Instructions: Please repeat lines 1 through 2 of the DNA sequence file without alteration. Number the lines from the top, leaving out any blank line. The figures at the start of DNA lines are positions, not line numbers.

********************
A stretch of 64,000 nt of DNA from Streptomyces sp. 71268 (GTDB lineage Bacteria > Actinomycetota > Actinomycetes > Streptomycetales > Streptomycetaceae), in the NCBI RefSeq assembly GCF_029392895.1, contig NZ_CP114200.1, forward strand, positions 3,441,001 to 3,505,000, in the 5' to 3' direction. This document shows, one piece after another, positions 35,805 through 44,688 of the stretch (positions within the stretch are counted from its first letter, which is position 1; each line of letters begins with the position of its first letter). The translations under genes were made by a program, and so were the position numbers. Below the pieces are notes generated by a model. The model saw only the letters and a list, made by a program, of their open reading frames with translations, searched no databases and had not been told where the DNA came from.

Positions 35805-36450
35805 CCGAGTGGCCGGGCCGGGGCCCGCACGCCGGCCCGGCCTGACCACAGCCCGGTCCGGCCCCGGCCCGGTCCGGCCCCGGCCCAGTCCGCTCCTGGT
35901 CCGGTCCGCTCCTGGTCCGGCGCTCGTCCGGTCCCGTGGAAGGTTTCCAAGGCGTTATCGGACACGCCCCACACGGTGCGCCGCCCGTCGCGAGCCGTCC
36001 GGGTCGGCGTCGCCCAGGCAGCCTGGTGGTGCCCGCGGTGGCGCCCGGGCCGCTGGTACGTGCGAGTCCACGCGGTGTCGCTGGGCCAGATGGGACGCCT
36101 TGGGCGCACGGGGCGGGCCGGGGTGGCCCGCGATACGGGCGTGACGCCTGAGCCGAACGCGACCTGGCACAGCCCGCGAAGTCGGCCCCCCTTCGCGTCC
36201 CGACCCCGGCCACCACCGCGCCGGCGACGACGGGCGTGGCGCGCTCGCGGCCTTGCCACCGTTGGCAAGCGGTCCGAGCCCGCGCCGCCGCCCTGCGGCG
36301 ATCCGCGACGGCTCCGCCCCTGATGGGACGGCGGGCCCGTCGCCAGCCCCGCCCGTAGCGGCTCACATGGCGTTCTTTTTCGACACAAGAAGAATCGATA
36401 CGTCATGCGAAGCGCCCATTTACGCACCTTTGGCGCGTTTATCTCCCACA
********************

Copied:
A stretch of 64,000 nt of DNA from Streptomyces sp. 71268 (GTDB lineage Bacteria > Actinomycetota > Actinomycetes > Streptomycetales > Streptomycetaceae), in the NCBI RefSeq assembly GCF_029392895.1, contig NZ_CP114200.1, forward strand, positions 3,441,001 to 3,505,000, in the 5' to 3' direction. This document shows, one piece after another, positions 35,805 through 44,688 of the stretch (positions within the stretch are counted from its first letter, which is position 1; each line of letters begins with the position of its first letter). The translations under genes were made by a program, and so were the position numbers. Below the pieces are notes generated by a model. The model saw only the letters and a list, made by a program, of their open reading frames with translations, searched no databases and had not been told where the DNA came from.

Positions 35805-36450